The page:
Anti-virus and Internet security research company Malwarebytes points out a common scam used to trick Internet users into thinking that they are visiting a legitimate site when they are in fact at a scam site just itching to steal their personal information or to infect them with some form of nefarious software. The example they use is a site that takes advantage of typosquatting.
These sites anticipate the names that might come out of a user inadvertently typing in the wrong URL due to spelling errors. In this example, a user might accidently type in "sleamcummunity.com" thinking that they are heading to Steam's community site (www.steamcommunity.com). But because the scammers have built a site that looks identical to Valve's Steam community portal, users get tricked into logging in.
As Malwarebytes points out, clicking the “Sign in” button or the “Login” link at the upper right corner of this fake page directs users to the phishing page, which is a "pixel-by-pixel copy of the legitimate one."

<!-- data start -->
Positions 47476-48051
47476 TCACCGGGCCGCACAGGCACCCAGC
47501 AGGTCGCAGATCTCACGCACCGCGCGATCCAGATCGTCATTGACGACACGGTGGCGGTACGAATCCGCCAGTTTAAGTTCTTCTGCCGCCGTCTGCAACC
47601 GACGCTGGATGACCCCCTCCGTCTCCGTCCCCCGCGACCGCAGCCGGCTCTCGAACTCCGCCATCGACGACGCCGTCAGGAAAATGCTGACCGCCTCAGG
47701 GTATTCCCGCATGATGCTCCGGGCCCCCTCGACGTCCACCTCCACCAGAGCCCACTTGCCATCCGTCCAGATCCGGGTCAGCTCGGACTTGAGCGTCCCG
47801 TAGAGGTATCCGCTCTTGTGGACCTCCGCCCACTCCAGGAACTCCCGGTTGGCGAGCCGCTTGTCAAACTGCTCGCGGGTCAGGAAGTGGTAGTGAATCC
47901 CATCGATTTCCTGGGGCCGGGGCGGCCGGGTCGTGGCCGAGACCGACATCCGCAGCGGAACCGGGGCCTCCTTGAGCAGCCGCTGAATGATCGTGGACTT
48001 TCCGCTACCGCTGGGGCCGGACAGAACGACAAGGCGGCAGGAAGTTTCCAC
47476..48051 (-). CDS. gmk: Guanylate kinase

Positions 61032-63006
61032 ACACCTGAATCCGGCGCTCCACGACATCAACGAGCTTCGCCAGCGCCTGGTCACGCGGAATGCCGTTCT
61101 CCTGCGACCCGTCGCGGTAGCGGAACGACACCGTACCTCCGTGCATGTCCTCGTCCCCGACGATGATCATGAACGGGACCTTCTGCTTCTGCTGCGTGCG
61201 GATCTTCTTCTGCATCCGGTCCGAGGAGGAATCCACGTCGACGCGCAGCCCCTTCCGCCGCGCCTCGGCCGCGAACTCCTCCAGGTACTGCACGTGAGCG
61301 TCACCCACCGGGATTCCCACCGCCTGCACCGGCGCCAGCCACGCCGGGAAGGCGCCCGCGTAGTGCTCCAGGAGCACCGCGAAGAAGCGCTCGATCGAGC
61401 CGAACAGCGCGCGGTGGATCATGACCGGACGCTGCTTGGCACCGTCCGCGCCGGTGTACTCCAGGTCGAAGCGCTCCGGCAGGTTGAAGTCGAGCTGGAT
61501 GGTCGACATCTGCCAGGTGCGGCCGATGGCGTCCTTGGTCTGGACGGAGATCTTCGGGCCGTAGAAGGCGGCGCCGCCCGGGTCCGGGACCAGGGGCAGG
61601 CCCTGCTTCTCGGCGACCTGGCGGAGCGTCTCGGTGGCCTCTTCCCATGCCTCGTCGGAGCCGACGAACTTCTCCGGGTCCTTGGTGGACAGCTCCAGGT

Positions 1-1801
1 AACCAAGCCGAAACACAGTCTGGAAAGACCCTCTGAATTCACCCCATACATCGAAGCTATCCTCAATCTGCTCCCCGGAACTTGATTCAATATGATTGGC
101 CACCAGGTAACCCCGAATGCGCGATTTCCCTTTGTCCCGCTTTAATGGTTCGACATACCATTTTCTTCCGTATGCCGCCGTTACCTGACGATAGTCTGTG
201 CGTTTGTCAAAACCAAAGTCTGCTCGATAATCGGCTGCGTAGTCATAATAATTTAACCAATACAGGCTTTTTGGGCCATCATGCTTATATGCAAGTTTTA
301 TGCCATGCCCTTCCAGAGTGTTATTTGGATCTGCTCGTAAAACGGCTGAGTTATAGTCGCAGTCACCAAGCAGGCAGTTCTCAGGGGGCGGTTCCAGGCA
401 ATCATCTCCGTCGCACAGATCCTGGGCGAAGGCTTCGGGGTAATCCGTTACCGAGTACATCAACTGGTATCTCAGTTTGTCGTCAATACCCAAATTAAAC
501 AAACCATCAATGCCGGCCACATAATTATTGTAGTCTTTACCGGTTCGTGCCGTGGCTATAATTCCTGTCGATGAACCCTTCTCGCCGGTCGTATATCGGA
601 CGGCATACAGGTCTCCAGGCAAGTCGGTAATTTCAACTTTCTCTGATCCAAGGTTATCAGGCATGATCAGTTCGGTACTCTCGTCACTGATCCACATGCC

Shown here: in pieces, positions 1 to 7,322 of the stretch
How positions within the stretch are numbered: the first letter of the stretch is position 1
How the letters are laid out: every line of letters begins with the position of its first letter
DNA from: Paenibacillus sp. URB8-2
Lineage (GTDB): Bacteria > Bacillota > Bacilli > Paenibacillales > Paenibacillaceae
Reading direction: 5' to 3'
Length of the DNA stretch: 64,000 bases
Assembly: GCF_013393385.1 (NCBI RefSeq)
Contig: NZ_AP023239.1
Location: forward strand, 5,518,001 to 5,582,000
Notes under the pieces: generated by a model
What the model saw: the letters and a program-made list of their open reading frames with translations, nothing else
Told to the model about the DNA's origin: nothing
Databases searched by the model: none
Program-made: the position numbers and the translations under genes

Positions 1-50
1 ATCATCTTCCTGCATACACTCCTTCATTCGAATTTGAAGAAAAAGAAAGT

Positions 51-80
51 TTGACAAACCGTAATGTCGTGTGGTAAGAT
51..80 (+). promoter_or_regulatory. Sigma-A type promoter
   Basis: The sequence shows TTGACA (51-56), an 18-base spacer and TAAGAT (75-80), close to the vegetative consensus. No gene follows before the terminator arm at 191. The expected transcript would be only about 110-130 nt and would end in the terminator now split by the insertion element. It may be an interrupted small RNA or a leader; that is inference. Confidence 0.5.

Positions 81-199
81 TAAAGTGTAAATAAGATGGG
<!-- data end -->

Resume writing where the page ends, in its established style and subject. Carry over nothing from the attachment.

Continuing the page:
Malware intelligence analyst, Jovi Umawing of Malwarebytes has more information on this scam over at the official Malwarebytes Blog.
But the best way to avoid scams like this is to always look at your address bar and make sure you have typed in the proper URL. If it seems off, then it probably is, no matter how authentic the page you are on might look.
As it turns out, when Malwarebytes did a Whois lookup on the domain it found that it was registered by someone in Russia.